Moto Guzzi Valve Adjustment
the Valves on a Moto Guzzi V-twin
by Steve Saady (SSaady@Comcast.net)
Guzzi valves is a fairly easy job. Here's what you
have to do for a basic valve adjustment:
Make sure the engine
is cold; best to do this first thing in the morning after the
bike has been sitting all night.
Place the bike on the
Shift to the highest
gear you can get it in; sometimes it helps to jog the rear wheel
with one hand as you push the shift lever to get it in gear.
Take off the
Put a socket wrench
on that big alternator nut, I think it's a 23mm. I know a
15/16" will work as well.
Remove both valve
covers and spark plugs.
If you know the heads
do not need re-torquing, skip to step 14.
Take off the rocker
arms. They are held in place by a shaft, which is held in place
with an 11 mm hex-head. When removing the rocker arms, go slow.
There is a washer, spring, and another washer on top of each
rocker arm. One washer is copper, one is steel. Pull
the arm out too fast, you will lose parts like I did.
Also, BEFORE YOU PULL THE LAST ROCKER ARM OUT, note the
order of the washers. I think bottom to top, it is steel
washer, spring, copper washer.
There are 6 head
bolts per cylinder: two under each rocker arm, one under the
10mm hex cap at the top of the cylinder, and one by the spark
plug. Use a long 10mm Allen key w/ an adjustable
(Crescent) wrench to open that cap. It is not reverse
threaded, mine was tight as hell.
Loosen all 6 of the
head bolts just a little bit to break them. Use a torque
wrench and in a criss-cross pattern, tighten them to 30 foot
pounds. Go ahead and do the other cylinder.
Leave the head bolts
at 30 foot pounds overnight.
After leaving for at
least a few hours, in a criss-cross pattern, tighten each head
bolt to 35 foot pounds.
Re-install the rocker
Remove the rubber
cover (the one that's about the size of a quarter) on the right
hand side of the engine so you can see the flywheel timing
Turn the rear wheel
in the direction of normal travel.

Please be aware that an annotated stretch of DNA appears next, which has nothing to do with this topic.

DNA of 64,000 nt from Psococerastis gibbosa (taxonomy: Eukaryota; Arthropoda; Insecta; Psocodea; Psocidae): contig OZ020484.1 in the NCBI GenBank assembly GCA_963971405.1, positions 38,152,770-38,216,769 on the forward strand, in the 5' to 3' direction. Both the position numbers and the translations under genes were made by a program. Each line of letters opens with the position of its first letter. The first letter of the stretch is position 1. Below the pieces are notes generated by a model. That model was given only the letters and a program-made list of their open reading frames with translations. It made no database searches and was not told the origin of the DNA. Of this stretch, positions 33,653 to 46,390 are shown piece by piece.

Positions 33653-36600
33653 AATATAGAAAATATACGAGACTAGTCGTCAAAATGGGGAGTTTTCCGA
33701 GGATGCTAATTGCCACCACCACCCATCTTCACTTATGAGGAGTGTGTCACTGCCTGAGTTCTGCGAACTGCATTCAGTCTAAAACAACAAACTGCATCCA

Note the direction
that the alternator nut rotates.
Put your thumb over
the spark plug hole.
Rotate the alternator
nut in the direction of normal travel as noted above. Rotating
it backwards will not break anything, but you will not get a
good valve measurement because of slack in the valve train.
When you feel it
pressing air out against your thumb, begin to look in the timing
hole (where the rubber cover was) for the "S" (if your
thumb is in the left spark plug hole) or the "D" if
you are on the right cylinder.
Line up the
"S" (Left cylinder) or "D" (Right cylinder)
flywheel marks, loosen the lock nut on the intake or exhaust,
adjust the gap and tighten the lock nut. Repeat for other valve
on the same cylinder (* See note below).
Repeat for other
Use 8 foot-pounds of
torque for the valve cover bolts.
Put your plugs,
covers & wires back. make sure to get that socket off
your alternator nut before starting so you do not ding your
NOTE: * If you
have doubts about the S & D marks' accuracy, GENTLY use a
screw driver or other probe in the spark plug hole while SLOWLY
rotating the 23mmm alternator nut. Mine were accurate, and
Guzziology does not mention
Special thanks to Winter Colby,
Lowside, and Guzzi Godfather Wayne Orwig!
this inaccuracy, BUT, it is easy enough to check. Just be
careful. You do not want to ruin a perfectly good screw driver!